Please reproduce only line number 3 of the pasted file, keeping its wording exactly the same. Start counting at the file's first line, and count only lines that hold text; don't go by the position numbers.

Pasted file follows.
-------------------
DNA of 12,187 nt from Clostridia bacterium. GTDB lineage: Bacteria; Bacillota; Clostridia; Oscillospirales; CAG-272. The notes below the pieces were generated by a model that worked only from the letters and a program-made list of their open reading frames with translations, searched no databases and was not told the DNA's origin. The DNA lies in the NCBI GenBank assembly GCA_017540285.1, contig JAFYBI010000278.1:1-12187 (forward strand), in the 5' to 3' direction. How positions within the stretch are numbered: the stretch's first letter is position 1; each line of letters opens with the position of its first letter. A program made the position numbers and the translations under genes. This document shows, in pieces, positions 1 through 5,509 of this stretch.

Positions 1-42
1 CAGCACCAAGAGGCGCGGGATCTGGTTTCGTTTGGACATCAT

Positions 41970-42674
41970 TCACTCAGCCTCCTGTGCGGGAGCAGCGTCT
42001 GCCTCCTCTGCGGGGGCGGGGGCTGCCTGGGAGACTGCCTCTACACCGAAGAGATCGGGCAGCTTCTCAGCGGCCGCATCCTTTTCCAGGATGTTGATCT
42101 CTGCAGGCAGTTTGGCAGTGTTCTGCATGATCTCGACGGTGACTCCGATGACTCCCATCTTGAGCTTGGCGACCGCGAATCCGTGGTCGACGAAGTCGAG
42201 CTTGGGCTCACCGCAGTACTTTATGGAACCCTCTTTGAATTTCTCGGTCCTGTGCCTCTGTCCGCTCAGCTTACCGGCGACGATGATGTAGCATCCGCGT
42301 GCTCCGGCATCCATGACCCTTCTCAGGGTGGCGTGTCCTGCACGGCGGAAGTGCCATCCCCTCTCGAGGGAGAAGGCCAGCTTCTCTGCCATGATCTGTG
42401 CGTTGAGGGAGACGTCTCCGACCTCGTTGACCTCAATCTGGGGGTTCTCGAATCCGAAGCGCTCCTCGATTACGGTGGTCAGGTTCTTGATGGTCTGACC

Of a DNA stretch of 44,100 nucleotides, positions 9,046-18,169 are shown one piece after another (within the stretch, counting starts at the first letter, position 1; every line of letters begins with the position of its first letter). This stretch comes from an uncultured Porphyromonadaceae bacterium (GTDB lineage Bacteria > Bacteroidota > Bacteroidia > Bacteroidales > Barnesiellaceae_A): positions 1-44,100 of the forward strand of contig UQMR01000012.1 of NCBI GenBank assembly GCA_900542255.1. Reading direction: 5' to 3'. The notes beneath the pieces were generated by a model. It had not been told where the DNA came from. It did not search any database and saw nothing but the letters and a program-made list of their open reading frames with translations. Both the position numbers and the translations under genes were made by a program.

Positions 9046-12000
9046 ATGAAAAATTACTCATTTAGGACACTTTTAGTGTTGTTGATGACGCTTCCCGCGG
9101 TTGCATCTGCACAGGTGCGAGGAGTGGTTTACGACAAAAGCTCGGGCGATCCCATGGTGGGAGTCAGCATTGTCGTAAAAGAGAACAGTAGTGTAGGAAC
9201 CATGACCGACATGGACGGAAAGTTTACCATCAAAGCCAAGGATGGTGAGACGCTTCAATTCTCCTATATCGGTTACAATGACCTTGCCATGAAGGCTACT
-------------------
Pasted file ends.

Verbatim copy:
1 CAGCACCAAGAGGCGCGGGATCTGGTTTCGTTTGGACATCAT